The true antagonist of the play is the town of Salem itself, because of the judgemental and self concerned peoples, and its oppressive views. Abigail;s outrageous actions are due to her desensitized views on death and actions otherwise viewed as unethical. From her youth ABigail recalls: “ I saw indians smash my dear parents’ head on the pillow next to mine and i have seen some reddish work at night” (Miller 20), because of this Abigail is numb to death and suffering and is in fact quite morbid. There is no problem in condemning other to death in Abigail’s eyes because she doesn’t see the issue with it. Abigail does not seem to comprehend that it is unethical to let people be hanged and stoned to death and has no issue telling others that she “ can make you wish you had never seen the sun go down” (Miller 20). Not only is Abigail desensitized to murder and death, she is also numb to other unethical dilemmas. Abigail is desensitized to corrupting the Proctor’s marriage because of her childish lust and obsession for John Proctor. Such desires can be seen through her encounters with Proctor. In regards to their so called “relationship” she says: “it’s she put me out, you cannot pretend it were you. I saw your face when she put me out, and you loved me then and you love me now!” (Miller 22). Abigail does not view her behavior t...
First, In the book The Crucible Abigail Williams is the vengeful, manipulative, and a liar. She seems to be uniquely gifted at spreading death and destruction wherever she goes. She has a sense of how to manipulate others and gain control over them. All these things add up to make her one good antagonist with a dark side. In Act I, her skills at manipulation are on full display. When she's on the brink of getting busted for witchcraft, she skillfully manages to pin the whole thing on Tituba and several of Salems other second class citizens. Also since Abigail's affair with John Proctor, she's been out to get Elizabeth, his wife. She convinced Tituba to put a curse on Elizabeth, hoping to get rid of her and take
Injustice is something has become very common amongst us. People not assuming the responsibility for what they’ve done, the damage they’ve caused. In this case it occurs in the crucible. Abigail is not only the one to blame for the disasters that occurred in the crucible, but is also someone whose word can not be trusted.She has lied about everything, she went around dragging people with good reputations down without hesitation or any remorse. She blamed others for things they were free of guilt for, False accusations towards everyone were the only things that came out her mouth. Even though she was also accompanied by other liars who also took role in the murders of innocents she is the one that has to take the biggest blame for it all. She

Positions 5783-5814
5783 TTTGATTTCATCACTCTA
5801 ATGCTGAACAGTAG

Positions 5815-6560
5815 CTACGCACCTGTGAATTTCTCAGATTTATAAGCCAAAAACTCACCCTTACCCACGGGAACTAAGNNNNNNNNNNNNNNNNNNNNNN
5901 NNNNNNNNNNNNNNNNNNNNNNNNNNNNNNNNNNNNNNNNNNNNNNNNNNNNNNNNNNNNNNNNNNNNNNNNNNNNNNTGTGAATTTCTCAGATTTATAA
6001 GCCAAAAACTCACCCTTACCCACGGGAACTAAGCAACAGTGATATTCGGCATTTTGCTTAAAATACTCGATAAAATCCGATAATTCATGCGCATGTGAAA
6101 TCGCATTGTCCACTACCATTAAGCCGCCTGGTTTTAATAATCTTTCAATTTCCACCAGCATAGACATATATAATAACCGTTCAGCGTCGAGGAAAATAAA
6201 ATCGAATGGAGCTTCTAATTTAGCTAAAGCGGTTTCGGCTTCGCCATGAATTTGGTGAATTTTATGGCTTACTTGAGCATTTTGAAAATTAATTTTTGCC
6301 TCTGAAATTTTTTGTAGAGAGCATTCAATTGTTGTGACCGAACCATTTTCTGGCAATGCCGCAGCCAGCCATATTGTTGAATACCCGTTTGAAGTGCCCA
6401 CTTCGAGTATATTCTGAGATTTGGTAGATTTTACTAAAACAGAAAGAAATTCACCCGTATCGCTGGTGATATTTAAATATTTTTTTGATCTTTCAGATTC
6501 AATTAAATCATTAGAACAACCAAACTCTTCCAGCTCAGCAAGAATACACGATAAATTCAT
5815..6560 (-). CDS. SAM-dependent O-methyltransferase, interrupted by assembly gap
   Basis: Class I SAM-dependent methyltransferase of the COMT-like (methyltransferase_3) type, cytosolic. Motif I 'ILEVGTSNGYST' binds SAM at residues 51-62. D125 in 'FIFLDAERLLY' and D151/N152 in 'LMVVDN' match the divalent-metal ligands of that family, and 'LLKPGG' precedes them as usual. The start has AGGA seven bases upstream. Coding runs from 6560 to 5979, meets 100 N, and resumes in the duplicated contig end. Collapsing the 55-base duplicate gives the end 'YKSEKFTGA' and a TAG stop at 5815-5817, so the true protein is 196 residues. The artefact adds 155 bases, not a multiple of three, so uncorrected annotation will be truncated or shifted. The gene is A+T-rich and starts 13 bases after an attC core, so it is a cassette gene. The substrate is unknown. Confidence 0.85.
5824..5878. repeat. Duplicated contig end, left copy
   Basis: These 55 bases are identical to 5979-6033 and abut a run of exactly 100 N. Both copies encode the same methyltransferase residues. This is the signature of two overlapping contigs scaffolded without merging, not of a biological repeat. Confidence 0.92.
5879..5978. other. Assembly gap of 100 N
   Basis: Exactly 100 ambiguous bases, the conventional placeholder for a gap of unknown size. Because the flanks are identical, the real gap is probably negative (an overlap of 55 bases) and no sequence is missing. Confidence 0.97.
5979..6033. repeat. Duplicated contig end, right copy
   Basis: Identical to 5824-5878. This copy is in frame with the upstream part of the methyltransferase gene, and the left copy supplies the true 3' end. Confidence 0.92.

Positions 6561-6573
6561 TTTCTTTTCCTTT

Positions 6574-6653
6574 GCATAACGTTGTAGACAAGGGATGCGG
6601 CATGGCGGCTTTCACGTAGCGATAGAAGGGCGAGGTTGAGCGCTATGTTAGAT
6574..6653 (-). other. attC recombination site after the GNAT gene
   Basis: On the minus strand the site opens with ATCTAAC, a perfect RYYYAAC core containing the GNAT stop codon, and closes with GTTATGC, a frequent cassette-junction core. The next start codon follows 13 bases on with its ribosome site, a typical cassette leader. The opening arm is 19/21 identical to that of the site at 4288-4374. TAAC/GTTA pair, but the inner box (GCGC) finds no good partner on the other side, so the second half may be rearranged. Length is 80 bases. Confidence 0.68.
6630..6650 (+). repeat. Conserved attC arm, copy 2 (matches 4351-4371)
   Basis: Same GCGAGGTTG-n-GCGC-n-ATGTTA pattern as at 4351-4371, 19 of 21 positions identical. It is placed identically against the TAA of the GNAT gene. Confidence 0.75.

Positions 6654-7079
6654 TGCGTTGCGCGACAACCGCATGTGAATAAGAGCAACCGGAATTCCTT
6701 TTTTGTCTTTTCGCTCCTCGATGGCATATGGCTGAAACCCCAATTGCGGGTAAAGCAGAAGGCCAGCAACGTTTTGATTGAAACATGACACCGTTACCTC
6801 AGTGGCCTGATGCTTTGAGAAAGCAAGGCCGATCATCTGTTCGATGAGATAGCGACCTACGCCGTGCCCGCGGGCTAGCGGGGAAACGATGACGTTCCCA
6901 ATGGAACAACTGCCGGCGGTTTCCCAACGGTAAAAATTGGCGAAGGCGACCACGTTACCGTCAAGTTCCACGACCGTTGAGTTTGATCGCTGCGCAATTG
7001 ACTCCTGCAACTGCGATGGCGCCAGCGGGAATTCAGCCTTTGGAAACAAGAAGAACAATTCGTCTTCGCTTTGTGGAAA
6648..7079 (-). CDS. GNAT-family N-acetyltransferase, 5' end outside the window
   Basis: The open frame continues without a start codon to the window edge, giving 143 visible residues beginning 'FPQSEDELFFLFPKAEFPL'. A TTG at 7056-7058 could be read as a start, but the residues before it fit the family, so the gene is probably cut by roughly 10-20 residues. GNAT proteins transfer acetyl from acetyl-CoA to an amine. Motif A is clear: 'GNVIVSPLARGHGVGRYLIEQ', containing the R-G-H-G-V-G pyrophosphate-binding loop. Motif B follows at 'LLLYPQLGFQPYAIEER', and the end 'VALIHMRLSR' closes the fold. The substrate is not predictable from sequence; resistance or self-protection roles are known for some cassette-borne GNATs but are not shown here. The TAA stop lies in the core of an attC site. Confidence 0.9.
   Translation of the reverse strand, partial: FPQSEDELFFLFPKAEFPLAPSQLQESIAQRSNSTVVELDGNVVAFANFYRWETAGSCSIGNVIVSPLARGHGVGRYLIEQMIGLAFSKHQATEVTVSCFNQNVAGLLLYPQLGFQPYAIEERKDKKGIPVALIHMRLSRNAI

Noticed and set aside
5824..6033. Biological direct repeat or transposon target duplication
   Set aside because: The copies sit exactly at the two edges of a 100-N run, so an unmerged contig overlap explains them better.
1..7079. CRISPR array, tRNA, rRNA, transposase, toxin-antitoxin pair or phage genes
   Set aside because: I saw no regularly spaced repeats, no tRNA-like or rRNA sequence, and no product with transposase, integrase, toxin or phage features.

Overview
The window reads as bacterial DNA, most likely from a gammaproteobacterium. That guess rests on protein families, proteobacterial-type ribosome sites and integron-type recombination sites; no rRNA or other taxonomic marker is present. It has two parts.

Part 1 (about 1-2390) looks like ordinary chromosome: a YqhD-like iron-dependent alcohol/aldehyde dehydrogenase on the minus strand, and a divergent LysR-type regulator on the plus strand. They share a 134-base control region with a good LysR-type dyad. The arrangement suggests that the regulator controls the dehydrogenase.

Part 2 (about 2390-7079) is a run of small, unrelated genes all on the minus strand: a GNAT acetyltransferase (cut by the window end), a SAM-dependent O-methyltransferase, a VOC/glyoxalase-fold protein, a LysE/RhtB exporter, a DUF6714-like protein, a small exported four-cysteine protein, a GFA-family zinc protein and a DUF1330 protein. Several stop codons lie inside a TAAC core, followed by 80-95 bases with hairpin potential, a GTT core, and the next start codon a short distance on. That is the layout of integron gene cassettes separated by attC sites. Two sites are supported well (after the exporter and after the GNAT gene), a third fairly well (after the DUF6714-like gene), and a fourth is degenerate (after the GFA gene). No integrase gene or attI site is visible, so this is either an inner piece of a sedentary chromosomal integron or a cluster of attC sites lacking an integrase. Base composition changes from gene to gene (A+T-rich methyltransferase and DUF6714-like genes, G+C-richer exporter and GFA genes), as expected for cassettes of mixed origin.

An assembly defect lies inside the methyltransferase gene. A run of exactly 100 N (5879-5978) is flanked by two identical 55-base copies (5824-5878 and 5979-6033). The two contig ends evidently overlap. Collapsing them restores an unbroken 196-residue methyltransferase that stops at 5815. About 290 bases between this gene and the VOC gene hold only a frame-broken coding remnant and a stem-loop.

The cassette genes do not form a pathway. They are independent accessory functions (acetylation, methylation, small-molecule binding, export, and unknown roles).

Because of Abigail Williams’s unequivocal craving to have the eyes of the town turned towards her, as well as her irrational feelings towards the inaccessible John Proctor, she chooses a course of action with serious implications not just for herself, but for the whole town of Salem. These choices lead her to become a changed character by the end of the play, and are the reason she abandoned her heartache and pain and escapes the place where her difficulties had begun. Breaking sacred religious laws in Salem had had consequences Abigail Williams could never imagine. Perhaps this is why Puritans considered lying a deadly sin – it truly could be deadly, and not just for the liar.
Although Abigail came from a harsh background some readers believe that her actions are solely vengeful. To prove such actions often readers point out that Abigail desired to kill Elizabeth from the beginning, “[Betty to Abigail] You drank a charm to kill John Proctor’s wife(Miller 19)! Even though Abigail felt as though Elizabeth was the bane of her existence, she had just cause because from her position, the only man that feels passion for her isn't there and Elizabeth was to blame. Readers must know that at the time of the play Abigail is a mere 17 years and can be easily persuaded into love. Also coming from a background of lost or non existent love it's easy to do anything by all means necessary to regain